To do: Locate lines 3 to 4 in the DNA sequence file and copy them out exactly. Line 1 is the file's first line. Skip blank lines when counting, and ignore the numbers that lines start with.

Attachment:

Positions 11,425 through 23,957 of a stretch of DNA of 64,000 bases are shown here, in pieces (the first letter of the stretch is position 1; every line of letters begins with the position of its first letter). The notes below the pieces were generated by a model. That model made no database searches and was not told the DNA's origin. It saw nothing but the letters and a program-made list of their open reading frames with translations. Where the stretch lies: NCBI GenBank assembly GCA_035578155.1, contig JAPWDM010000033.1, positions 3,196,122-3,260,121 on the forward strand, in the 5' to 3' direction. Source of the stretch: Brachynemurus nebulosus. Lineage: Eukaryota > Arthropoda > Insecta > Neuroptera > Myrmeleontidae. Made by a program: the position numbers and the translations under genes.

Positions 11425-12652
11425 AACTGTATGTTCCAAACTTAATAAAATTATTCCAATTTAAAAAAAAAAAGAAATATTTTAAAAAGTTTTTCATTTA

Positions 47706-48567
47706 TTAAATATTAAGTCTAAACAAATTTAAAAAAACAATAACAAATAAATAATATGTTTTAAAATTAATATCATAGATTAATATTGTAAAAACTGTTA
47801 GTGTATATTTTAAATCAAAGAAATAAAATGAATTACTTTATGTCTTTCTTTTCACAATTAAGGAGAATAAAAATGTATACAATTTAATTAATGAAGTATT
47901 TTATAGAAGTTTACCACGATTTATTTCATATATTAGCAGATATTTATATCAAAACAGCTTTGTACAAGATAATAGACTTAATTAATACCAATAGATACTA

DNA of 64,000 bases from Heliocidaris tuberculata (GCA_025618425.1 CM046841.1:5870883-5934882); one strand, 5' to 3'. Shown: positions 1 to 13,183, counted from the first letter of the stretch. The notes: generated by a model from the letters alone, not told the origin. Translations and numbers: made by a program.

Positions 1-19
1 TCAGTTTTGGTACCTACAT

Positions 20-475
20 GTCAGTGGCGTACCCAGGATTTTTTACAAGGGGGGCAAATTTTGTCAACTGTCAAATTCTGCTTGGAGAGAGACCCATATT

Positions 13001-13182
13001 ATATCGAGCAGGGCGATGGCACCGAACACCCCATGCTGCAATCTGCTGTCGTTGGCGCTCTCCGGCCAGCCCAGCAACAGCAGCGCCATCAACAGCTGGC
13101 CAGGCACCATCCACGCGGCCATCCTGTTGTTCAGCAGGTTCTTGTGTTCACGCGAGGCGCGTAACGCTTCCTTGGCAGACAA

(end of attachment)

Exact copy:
11425 AACTGTATGTTCCAAACTTAATAAAATTATTCCAATTTAAAAAAAAAAAGAAATATTTTAAAAAGTTTTTCATTTA

Positions 47706-48567